You may also feel the need to include a section that shows how NOT to use your logo.

 

 

Fonts

This section of a brand guide details the approved fonts that go along with your logo and overall brand. It’s here that you can specify where a specific font can be used and under what circumstances.
 
For example, the Systemax brand utilizes both Open Sans and Shrikhand as its fonts. Shrikhand is meant to add a bit of fun and pizazz to our designs. As described in our brand guide (see below), this particular font “should be used sparingly and with restraint”. It is meant more so for headlines and not for full bodies of text. By detailing this, we can avoid the overuse of this font and the possibility of creating overwhelming designs.
 
 
 
It’s also a great idea to include an alternative font section. Many fonts are not easily accessible and often require you to purchase a license in order to use them. In order to guarantee that everything stays consistent with your brand, it’s best to choose an alternative font that is more readily available.
 
For Systemax, we chose to use Calibri as our alternative font. It is often used for email and other digital applications.
 
 
 

Colors

Color can play a huge role in a brand. How so? Well, according to CEO Today, in a Reboot survey of 2,648 consumers, 67% were able to identify Ikea, the Swedish furniture retailer, simply by the depiction of their colors. This is why it is so important to include your brand colors within your guide. By staying consistent with your colors, you again work to build brand recognition.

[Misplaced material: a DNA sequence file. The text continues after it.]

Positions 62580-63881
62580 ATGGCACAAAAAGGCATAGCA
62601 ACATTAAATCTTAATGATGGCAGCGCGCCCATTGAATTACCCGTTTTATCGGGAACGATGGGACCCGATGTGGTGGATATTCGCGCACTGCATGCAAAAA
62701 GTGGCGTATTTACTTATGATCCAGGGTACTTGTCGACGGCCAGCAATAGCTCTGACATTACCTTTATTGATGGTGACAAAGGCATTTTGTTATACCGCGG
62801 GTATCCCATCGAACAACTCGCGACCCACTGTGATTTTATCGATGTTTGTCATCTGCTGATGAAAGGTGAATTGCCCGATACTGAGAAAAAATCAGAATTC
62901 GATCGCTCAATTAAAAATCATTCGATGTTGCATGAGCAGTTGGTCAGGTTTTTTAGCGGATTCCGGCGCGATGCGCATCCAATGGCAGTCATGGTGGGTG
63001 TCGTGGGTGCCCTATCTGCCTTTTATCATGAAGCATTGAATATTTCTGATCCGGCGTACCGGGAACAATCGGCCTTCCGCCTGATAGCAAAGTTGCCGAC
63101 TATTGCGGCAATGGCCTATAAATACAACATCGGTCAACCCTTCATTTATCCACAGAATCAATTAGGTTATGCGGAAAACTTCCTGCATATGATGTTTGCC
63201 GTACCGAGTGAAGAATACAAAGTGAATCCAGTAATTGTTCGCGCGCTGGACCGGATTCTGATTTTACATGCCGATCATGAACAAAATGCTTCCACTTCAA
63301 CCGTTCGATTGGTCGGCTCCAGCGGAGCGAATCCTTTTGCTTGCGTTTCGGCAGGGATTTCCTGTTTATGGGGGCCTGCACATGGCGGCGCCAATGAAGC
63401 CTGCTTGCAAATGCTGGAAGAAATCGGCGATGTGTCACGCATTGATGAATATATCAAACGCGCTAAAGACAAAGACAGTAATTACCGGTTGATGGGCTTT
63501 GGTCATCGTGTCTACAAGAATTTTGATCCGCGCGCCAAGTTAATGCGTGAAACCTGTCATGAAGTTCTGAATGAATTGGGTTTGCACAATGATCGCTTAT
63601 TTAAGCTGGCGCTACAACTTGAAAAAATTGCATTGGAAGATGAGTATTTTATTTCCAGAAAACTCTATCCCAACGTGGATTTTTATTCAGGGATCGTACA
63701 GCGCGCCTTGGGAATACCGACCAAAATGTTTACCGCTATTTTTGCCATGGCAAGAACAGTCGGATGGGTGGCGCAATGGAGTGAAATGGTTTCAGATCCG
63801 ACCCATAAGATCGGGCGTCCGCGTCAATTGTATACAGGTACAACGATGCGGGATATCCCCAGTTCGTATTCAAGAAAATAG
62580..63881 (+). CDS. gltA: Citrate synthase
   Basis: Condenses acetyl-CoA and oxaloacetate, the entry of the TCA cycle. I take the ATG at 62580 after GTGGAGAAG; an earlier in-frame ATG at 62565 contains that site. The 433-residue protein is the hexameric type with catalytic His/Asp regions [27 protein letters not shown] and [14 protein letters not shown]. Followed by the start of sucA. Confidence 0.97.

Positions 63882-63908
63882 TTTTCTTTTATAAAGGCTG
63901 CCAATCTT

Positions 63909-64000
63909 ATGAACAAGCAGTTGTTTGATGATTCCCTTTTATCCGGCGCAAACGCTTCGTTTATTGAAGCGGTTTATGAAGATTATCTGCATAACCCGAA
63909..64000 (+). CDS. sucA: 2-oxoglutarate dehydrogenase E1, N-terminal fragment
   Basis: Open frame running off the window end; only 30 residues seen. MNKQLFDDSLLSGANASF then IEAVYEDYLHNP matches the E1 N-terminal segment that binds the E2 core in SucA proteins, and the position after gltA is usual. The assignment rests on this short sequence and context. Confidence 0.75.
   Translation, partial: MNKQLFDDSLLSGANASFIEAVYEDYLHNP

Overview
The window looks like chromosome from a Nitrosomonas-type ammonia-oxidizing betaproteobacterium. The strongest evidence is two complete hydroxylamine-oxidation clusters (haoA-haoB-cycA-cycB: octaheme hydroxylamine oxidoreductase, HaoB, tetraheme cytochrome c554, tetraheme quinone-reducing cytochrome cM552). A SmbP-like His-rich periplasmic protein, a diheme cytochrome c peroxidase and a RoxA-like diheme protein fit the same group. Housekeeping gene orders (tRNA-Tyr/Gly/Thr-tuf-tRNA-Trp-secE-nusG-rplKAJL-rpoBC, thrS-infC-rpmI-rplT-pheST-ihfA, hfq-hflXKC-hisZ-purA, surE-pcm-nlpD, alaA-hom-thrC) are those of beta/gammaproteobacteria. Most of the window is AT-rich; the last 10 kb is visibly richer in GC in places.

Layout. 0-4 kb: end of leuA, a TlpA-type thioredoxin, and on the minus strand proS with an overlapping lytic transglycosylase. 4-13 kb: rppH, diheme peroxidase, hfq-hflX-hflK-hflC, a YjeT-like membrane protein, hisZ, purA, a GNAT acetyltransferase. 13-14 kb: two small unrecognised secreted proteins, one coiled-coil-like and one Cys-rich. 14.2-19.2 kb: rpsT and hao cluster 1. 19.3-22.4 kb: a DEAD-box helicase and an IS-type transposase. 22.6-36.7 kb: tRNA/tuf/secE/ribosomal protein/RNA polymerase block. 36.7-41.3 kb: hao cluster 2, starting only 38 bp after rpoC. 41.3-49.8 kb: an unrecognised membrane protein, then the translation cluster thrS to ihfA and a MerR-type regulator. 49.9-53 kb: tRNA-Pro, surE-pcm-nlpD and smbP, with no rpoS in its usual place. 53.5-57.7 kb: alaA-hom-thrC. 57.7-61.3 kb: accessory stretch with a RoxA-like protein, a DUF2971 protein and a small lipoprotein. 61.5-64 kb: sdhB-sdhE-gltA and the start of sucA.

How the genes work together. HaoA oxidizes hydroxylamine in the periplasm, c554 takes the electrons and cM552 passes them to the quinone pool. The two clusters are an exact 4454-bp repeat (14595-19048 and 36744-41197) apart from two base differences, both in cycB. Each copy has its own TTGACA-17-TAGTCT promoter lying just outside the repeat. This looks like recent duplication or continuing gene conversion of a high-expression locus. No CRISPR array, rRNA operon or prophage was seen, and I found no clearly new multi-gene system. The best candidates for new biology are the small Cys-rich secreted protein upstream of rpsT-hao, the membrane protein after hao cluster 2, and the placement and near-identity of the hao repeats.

So, what should you include in this section?
  • Primary and secondary colors
 
Each color should then be broken out into:
 
  • PMS Colors (Pantone Matching System)
  • CMYK values (4-color printing)
  • RGB values (web and other digital applications)

 

For more information about these color values and their differences, click here.

 

Additional Sections

Some other items you can include within your brand guide are:
  • History
  • Mission & Values
  • Voice & Tone
  • Photo Guidelines
  • Apparel Guidelines
  • Icons & Other Graphics

 

When it comes to your brand, it’s important to inform others of its various elements and how they should be used under varying circumstances. You and your team are not the only ones who will touch your brand so by going a step further and creating a brand guide, you are ensuring its integrity and the hard work you’ve put into creating it.
 
Interested in putting together a brand guide for your business? Let us know! Whether you recently went through a rebrand or would like to add a bit more structure to your current brand, we’d be happy to help!

 

Kaitlyn-Jaeger-Ruben-SystemaxAuthor Info

Hello! My name is Kaitlyn and I am one of the Graphic Designers here at Systemax. Every day, I work hand in hand with our team to develop designs that not only look great, but meet our client’s needs and help push them toward their goals. Outside of work, you can find me with my family and friends, scrolling the web for new design tricks and inspiration, or messing around with my camera.